In U.S. Pat. No. 3,649,532, water enters through an inlet and is passed through a venturi type air aspirator unit where it then continues to flow through a valve and to an inlet tube which is located on the interior of a filter tank. An automatic air release is provided in the upper portion of the tank to vent air and sulfur containing gases to the exterior. One problem encountered with this type of system results from the fact that the incoming air/water mixture are present together for a comparatively short time before being released into the interior of the tank and oxidation of the dissolved metal content is often inadequate to effect good cleansing of the well water.
A different sort of system is shown in U.S. Pat. No. 4,749,493. In this instance, an oxygen supply is introduced into the bottom of a column which contains a plurality of rings. The interior of the column is first filled with an oxygen supply and then water flows upwardly through a tube, exiting through a screen. The water then percolates downwardly through the rings acquiring oxygen from the oxygen enriched environment that had been initially placed in the column from the oxygen supply. In this apparatus, the oxygenated water is withdrawn through the discharge ports located in the bottom portion of the column. U.S. Pat. No. 4,695,378 shows an apparatus used for the purpose of treating acid mine water and involves the use of a pair of jet pumps using a venturi effect to provide aeration of the water. Following introduction of water through aspiration, the flow is then into a static mixer which has a helical interior that swirls the water and air to provide some additional mixing of the air and water. This aspiration describes a process for introducing air into acid mine water and performing a mechanical mixing operation but does not deal with the ultimate use of water for consumer use. Other patents which may be referred to are U.S. Pat. Nos. 3,649,533, 4,659,463, 5,061,377, 5,096,596 and 5,147,530.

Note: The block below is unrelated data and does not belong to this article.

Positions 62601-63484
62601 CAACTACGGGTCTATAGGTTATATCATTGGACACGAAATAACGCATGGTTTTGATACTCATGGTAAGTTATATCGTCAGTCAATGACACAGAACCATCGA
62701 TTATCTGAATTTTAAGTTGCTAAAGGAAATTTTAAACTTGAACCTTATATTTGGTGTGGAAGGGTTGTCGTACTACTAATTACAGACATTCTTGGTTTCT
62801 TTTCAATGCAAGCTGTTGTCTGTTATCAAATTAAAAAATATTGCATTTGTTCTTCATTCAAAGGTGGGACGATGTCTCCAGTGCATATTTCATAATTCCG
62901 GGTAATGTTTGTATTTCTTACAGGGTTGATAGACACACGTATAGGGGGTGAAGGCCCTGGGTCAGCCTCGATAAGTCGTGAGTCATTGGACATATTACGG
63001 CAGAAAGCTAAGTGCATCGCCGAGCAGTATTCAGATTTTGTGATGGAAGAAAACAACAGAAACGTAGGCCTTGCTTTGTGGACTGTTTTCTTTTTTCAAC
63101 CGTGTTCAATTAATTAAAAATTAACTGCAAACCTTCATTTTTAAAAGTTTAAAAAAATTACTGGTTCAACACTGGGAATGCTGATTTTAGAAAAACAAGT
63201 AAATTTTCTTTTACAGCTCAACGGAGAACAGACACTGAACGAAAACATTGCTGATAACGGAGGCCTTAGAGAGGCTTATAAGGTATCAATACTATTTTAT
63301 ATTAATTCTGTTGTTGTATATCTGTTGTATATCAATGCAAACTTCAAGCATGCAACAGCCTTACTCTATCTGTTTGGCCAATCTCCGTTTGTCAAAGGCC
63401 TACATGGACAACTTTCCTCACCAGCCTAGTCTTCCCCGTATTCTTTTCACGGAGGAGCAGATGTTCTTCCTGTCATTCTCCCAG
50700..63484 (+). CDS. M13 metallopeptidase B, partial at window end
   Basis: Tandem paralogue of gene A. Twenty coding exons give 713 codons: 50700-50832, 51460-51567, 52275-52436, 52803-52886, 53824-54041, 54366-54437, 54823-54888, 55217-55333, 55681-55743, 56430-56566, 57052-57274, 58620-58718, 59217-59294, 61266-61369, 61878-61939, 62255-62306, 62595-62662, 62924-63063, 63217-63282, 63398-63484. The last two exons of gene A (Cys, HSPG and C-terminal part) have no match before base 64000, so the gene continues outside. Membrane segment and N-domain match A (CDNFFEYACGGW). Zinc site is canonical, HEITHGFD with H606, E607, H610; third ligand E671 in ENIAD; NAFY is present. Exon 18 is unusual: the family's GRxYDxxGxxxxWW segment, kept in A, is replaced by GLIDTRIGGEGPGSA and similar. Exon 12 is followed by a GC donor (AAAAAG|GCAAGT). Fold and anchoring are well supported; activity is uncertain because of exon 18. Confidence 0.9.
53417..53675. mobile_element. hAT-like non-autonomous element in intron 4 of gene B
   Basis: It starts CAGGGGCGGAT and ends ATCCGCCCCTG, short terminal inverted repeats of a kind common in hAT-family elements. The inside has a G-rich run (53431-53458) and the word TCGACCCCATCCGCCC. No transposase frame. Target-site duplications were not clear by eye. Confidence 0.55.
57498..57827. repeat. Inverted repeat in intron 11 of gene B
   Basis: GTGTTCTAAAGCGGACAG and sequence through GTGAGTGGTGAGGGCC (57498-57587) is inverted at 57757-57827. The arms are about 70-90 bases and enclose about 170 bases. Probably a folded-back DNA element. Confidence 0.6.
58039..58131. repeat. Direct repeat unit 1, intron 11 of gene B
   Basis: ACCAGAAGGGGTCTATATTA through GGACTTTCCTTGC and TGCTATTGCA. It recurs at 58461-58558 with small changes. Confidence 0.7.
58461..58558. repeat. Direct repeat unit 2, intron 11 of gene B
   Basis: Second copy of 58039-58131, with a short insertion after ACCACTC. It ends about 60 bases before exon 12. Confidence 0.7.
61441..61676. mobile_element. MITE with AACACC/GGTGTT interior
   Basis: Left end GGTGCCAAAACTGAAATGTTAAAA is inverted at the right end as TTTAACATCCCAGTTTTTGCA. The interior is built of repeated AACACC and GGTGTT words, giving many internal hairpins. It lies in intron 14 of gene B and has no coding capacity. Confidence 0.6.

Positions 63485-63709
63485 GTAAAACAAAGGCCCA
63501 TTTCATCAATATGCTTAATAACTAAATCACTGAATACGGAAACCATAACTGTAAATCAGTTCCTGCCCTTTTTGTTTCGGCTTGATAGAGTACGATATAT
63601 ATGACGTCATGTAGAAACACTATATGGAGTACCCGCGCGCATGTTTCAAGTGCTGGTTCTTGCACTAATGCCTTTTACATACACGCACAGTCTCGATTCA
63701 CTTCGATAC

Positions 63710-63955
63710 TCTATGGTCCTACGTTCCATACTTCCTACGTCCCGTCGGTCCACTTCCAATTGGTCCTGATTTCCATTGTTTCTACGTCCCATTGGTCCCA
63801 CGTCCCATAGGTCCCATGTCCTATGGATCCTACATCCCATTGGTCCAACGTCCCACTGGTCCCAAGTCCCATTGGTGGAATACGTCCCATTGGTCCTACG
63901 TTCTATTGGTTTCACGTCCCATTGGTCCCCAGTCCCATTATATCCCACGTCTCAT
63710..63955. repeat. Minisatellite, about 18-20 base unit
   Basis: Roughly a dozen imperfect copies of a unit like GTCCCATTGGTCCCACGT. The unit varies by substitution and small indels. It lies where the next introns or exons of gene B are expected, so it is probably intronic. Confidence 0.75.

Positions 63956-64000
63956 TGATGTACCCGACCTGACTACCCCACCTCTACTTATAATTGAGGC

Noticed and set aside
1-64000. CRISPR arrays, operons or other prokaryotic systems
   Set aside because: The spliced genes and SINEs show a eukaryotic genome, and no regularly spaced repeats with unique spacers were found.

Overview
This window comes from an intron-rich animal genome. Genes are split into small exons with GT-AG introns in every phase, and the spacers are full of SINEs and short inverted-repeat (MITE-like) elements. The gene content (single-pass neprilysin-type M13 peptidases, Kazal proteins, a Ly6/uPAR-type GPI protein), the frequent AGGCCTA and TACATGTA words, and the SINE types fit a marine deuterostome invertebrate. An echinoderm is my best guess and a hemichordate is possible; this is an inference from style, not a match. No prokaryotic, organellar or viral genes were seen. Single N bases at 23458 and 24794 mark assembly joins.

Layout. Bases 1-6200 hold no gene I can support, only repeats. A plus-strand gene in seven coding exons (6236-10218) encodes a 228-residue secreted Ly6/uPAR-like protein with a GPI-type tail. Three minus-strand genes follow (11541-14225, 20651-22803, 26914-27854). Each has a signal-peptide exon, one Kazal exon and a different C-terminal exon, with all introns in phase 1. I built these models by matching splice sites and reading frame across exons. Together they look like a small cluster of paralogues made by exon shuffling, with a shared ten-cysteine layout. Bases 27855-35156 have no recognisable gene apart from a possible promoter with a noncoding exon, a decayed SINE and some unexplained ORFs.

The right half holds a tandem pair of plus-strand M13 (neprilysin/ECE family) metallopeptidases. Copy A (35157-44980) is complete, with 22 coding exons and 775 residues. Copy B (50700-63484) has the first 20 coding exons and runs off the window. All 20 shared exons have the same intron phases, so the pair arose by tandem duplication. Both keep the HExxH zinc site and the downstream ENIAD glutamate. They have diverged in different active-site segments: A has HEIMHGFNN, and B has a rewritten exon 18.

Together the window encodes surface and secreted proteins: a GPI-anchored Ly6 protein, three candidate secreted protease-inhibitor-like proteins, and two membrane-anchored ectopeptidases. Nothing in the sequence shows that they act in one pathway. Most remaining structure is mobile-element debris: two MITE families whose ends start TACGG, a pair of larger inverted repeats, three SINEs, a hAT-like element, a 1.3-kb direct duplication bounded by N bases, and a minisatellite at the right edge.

U.S. Pat. No. 4,534,867 discloses a system for removing iron from potable water. An air pump introduces air into the untreated water. The aerated water is then introduced into a tank containing a bed of granular activated carbon. U.S. Pat. No. 5,096,596 discloses an apparatus for removal of mineral contaminants from water comprising an aeration tank with an inlet for admitting water and an outlet for discharge. The outlet is coupled via a tube to a filter valve. The filter valve is coupled to a filter tank which receives the aerated water from the aeration tank.